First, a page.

Friday, August 19, 2011

All We Need is Love

My son and his girlfriend recently celebrated their third anniversary as a couple. At ages 18 and 17, respectively, three years together is quite the milestone. At their age it is hard to predict what the future will bring, but there are times when I find myself wondering if they might just go the distance. They have their fair share of the usual teen drama and angst, of course, but at heart they seem to genuinely love and respect each other. They have similar values and visions for their future and the families are compatible, too--all of which are indicators that they could have the potential to see this thing work out long term. Then again, they also argue constantly over how much time to spend together vs. with their friends, and, sadly, both kids already have a lot of baggage: trauma inflicted by divorcing parents and friends who didn't survive their teens.

In my heart-of-hearts, I do secretly hope they'll defy the odds and find their happily-ever-after together (not that I would ever tell them that). They've been friends since they were tweens, who rode bikes and quads and roller coasters together long before the hormones kicked in, and that friendship has always been the core of their relationship. But to teenagers "long-term" is a phrase that doesn't hold much meaning yet--they still think of next month as far away, let alone next year or ten years from now, and both still have a lot of growing up and finding themselves to do before they could even begin to consider who they want to spend the rest of their lives with. 

Watching their relationship play out--enjoying it with them when its good, hurting for them when it's not so good--makes me look back at my own life and my own romantic choices. In hindsight every mistake is glaringly obvious, as is how oblivious I must have been at the time not to see any of it coming! But that is because the world of young love is a minefield, full of drama, emotional meltdowns and unrealistic expectations. Frankly, I'm glad that I'm past that stage in my life. I try to give my son what advice I can, hoping to help him avoid some of my mistakes, but I realize that, like the rest of us, he's mostly going to have to find his way through the minefield by himself.

These days I personally have no time (or energy) for drama of any kind, much less of the romantic variety. I'm not saying I'd rule romance out for the future, but for now, at least, it isn't on my radar. Yet I know many people of my own age, or older, who are still out there playing the game of love, hoping for that happy ending we all dream of. Unlike the kids, folks our age have plenty of life experience which helps us avoid most of the angst and drama (well, some of us do anyway, there are always a few who will be drama queens till the day they die), but dating and looking for love in your 40s and 50s can still be a minefield. Let's face it, most people my age are not going to put on their miniskirt and tube top and head out to the club, expecting to find other people our own age there. Oh sure, there ARE people our age in the club, but they're the creepers that everybody else avoids. There is a time and a place, and a season under the sun for everything, and that just ain't it!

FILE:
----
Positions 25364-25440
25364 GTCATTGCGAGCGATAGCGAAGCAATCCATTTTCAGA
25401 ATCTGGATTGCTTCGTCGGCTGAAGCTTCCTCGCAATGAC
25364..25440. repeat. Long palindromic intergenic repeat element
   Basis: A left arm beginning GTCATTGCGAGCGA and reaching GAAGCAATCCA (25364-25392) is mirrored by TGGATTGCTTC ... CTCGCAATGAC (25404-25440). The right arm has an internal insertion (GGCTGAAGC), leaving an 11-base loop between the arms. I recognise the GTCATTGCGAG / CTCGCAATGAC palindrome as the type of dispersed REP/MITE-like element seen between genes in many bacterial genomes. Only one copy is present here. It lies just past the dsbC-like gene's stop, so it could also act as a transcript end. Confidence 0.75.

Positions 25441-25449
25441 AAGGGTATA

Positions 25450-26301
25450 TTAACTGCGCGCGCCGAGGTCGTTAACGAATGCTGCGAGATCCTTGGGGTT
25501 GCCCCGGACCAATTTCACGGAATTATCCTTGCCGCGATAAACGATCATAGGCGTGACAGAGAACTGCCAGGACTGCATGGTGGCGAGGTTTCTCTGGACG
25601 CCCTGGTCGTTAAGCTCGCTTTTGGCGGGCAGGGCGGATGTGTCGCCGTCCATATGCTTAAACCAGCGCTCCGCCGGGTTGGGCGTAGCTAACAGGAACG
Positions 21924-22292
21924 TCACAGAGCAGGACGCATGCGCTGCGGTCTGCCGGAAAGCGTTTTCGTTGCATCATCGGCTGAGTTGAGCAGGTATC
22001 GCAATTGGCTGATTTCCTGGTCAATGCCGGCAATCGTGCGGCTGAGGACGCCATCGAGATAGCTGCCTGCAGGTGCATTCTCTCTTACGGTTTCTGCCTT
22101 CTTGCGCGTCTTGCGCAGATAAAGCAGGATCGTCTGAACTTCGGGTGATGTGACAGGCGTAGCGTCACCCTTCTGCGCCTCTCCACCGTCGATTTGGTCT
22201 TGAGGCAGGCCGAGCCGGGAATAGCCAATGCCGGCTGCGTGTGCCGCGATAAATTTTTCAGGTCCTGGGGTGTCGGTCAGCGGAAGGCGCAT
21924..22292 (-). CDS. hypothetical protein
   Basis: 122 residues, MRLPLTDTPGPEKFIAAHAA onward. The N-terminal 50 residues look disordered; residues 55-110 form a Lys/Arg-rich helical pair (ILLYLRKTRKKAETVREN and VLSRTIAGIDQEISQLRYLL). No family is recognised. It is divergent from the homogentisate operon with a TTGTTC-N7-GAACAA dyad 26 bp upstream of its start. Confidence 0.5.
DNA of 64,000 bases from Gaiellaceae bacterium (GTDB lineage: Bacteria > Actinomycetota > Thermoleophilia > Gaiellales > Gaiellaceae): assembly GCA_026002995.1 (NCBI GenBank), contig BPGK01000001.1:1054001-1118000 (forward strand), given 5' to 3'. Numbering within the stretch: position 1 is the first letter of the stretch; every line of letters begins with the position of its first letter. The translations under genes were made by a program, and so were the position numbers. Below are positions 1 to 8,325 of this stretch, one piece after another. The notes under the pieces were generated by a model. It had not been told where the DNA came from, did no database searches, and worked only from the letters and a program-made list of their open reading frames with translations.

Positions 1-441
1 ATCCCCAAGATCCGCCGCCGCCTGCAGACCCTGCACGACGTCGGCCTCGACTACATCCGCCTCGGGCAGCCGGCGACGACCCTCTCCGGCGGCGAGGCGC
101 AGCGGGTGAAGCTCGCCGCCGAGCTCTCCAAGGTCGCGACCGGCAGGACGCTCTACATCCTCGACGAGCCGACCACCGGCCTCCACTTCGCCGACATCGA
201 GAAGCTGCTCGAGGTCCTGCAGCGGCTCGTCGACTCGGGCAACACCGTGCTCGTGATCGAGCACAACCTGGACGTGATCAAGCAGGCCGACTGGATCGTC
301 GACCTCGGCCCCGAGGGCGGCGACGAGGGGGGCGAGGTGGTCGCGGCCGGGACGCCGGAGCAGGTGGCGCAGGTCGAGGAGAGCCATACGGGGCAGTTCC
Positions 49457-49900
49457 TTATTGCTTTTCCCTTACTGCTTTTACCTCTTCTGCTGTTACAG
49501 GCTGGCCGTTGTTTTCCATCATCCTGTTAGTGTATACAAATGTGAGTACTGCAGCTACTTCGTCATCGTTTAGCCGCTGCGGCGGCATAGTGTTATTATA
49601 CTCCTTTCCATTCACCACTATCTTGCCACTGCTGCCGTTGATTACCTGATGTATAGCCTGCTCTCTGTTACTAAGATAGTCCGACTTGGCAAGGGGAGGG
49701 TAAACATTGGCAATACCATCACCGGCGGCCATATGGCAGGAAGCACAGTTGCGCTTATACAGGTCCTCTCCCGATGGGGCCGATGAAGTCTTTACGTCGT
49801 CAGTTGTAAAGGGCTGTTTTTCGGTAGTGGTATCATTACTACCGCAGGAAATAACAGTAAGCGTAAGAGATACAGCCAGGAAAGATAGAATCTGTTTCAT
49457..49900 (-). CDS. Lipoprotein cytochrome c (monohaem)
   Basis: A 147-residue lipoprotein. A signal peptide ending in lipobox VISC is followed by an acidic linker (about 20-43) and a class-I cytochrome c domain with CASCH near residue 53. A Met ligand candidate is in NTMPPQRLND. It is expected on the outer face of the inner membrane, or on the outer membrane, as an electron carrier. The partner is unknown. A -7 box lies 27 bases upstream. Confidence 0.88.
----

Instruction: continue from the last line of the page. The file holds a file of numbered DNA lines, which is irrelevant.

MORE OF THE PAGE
So what should mature adults who want a second (or third, or fourth) chance at love do to find it? Should we do the online thing, try speed dating, or is there some other magic formula for finding our media naranja after age 40? Well, I'm not the expert by any means, but I think it all boils down to this: Be your true, authentic self and get out there doing the things you love. No one person can "make" another person be happy, and if you aren't happy with yourself or your life, chances are finding a relationship isn't going to fix that. The best any of us can hope for is to make ourselves happy, and then share that happiness with those around us. If you do that, if you make a conscious choice to live with purpose and passion and put your heart into everything you do, others will notice.

Nothing is as attractive as somebody who is happy and confident and engaged in life, and that is true whether you are twenty or twenty twice over. Add to that a genuine smile, a sincere interest in others and a ready laugh and pretty soon, I think you'll be beating the suitors off with a stick. Well, alright, maybe I'm getting a little carried away, but in truth you will attract others who mirror those same qualities. When you combine two people who have a positive outlook, shared interests and zest for life, well, you never know, sparks just might fly. And even if they don't, you'll make new friends and expand your circle of contacts. Looking for love is not unlike networking in business, it's all a numbers game. The more connections you make, the more likely you will be to get what you want, whether your goal is to sell a product or make a love match.

At the end of the day, whatever your age, the best thing to do is just love life, love yourself and love what you do, and let the rest fall into place on it's own. After all, love is a gift, one that must be freely given, not chased down and caught with a net. Now, if only somebody could explain that to Sammi from the Jersey Shore . . . .

Evan and Alyssa, Back in the Day :)
Los enamorados in a more recent pic

My grandparents, whose love story spanned two continents and six decades

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